was a son of Sir Edmund Dudley, and born in 1502. He was first created Viscount Lisle, then Earl of Warwick, and after being appointed lord high admiral, reached his dukedom in 1551. He effected a marriage between his son, Lord Guildford Dudley, and Lady Jane Grey, daughter of the Duke of Suffolk. He afterwards prevailed on the young king, Edward, to set aside his sisters, Mary, and Elizabeth, from the succession in favour of Lady Jane, whom he caused to be proclaimed at the king's death. But an insurrection being raised in favour of Mary, she was proclaimed in London, and the Duke was executed as a traitor, in 1553.

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Richard, third Duke of York,

was the only son of Richard, Earl of Cambridge, and Anne, daughter of Roger Mortimer, 4th Earl of March (1374-1398) ; through whom and her mother Philippa, he traced his descent from Lionel, Duke of Clarence, third son of Edward III. At the death of his father, executed for conspiracy in 1415, he was in-trusted to the guardianship of the Countess of Westmoreland, and ten years later the attainder was set aside, and he succeeded to the title of Duke of York. He took a very important part in public affairs, and was for some time virtually sovereign. Made Constable of England in 1430, Regent of France after the Duke of Bedford's death, he was recalled in 1446, opposed the policy of Queen Margaret and was named, in 1449, Lieutenant of Ireland. He won the esteem and support of the Irish by his good administration, and then asserted his right to the crown. On his return to England he had an interview with the king, Henry VI., and was appointed Protector of the kingdom in 1454. But reconciliation of the two houses was impossible, and in the following year the Wars of the Roses began. After five years of fluctuating fortune the Duke was defeated and killed at the battle of Wakefield, December 31, 1460. His head was placed over the gates of York for a time, and then his remains were interred first at Pomfret, and ultimately at Fotheringay. He was father of Edward IV., Richard III., and George, Duke of Clarence. His daughter Margaret was married to Charles the Bold, Duke of Burgundy.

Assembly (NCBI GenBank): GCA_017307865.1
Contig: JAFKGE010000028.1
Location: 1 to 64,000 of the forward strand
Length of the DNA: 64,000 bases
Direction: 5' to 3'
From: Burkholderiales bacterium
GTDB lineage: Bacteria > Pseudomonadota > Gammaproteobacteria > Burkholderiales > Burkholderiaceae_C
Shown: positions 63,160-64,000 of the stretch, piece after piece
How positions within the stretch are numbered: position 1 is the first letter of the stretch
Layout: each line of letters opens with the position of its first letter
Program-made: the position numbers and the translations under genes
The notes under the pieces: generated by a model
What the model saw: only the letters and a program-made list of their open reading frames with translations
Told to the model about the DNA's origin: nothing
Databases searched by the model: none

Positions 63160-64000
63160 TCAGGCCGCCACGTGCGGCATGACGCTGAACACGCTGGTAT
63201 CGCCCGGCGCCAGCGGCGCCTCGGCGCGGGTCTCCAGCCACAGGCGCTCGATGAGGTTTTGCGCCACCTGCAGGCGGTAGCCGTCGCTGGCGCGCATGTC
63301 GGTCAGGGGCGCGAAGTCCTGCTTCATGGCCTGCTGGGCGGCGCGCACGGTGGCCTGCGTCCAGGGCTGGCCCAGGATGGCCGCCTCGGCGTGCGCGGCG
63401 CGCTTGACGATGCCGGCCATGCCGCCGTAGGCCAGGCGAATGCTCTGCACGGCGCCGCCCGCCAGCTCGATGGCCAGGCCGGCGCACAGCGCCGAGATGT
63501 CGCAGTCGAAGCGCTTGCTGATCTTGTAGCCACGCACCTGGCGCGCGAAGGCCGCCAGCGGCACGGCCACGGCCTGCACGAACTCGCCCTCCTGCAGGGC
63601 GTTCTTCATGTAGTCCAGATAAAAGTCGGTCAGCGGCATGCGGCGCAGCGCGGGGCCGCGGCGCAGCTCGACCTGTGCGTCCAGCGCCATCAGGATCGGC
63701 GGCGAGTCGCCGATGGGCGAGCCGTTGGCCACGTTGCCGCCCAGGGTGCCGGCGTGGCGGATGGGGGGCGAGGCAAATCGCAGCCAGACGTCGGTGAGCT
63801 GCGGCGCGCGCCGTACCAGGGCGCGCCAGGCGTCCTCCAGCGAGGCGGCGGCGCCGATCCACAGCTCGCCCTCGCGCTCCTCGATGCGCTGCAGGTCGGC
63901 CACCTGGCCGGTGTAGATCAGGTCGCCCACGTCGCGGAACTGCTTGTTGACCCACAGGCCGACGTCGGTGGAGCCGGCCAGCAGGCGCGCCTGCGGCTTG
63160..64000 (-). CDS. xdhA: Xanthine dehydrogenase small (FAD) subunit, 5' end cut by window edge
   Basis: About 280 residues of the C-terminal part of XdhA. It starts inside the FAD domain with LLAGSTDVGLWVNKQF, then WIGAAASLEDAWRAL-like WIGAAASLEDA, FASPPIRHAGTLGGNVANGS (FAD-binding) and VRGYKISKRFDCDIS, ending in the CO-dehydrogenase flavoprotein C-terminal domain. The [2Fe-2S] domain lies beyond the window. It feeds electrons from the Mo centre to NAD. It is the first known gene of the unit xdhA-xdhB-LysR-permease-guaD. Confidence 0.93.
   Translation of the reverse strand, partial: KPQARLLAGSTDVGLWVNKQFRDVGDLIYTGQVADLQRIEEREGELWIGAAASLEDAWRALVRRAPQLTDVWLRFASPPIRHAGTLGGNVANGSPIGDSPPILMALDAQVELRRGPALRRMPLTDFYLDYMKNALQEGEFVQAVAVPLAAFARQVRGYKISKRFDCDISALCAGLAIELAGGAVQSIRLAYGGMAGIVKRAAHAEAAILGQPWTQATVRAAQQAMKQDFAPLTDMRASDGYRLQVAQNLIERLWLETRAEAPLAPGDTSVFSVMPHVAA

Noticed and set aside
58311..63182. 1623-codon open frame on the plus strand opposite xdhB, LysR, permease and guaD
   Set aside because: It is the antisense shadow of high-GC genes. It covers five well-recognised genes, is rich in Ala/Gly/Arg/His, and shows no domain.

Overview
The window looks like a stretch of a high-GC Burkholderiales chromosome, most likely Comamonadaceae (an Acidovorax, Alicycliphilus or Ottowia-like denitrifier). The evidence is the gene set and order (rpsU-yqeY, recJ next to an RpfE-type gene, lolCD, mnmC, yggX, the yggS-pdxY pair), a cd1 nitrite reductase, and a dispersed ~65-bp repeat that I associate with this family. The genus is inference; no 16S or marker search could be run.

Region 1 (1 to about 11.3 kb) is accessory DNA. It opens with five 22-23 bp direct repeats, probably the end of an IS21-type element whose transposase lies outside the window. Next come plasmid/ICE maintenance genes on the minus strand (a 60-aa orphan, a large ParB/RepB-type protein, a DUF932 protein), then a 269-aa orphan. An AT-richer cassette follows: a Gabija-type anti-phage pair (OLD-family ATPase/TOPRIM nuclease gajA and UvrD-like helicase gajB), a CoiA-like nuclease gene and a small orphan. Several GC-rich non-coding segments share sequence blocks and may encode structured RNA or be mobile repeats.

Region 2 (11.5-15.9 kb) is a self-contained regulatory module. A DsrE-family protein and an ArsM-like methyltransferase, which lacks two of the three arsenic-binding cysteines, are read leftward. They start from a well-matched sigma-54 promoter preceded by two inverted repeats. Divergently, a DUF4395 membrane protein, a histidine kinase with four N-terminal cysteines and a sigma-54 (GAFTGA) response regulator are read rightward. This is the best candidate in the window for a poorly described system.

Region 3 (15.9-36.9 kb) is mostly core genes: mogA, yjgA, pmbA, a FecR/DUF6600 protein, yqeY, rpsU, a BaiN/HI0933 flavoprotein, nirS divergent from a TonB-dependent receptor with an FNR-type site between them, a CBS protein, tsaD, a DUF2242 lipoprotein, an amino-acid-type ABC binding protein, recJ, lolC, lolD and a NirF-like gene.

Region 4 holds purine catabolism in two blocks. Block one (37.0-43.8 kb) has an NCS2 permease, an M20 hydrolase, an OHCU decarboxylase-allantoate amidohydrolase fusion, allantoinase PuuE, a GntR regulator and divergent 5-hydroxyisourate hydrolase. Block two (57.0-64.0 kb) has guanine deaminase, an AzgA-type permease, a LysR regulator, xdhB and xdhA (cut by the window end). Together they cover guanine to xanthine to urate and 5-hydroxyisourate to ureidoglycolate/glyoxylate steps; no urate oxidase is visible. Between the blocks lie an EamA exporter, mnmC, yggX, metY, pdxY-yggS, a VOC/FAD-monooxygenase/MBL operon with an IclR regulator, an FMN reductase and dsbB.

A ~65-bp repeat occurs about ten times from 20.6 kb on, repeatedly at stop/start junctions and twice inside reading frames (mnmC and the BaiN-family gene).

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The above information was gleaned from
various sources and then put together
by Colin Hinson 1996.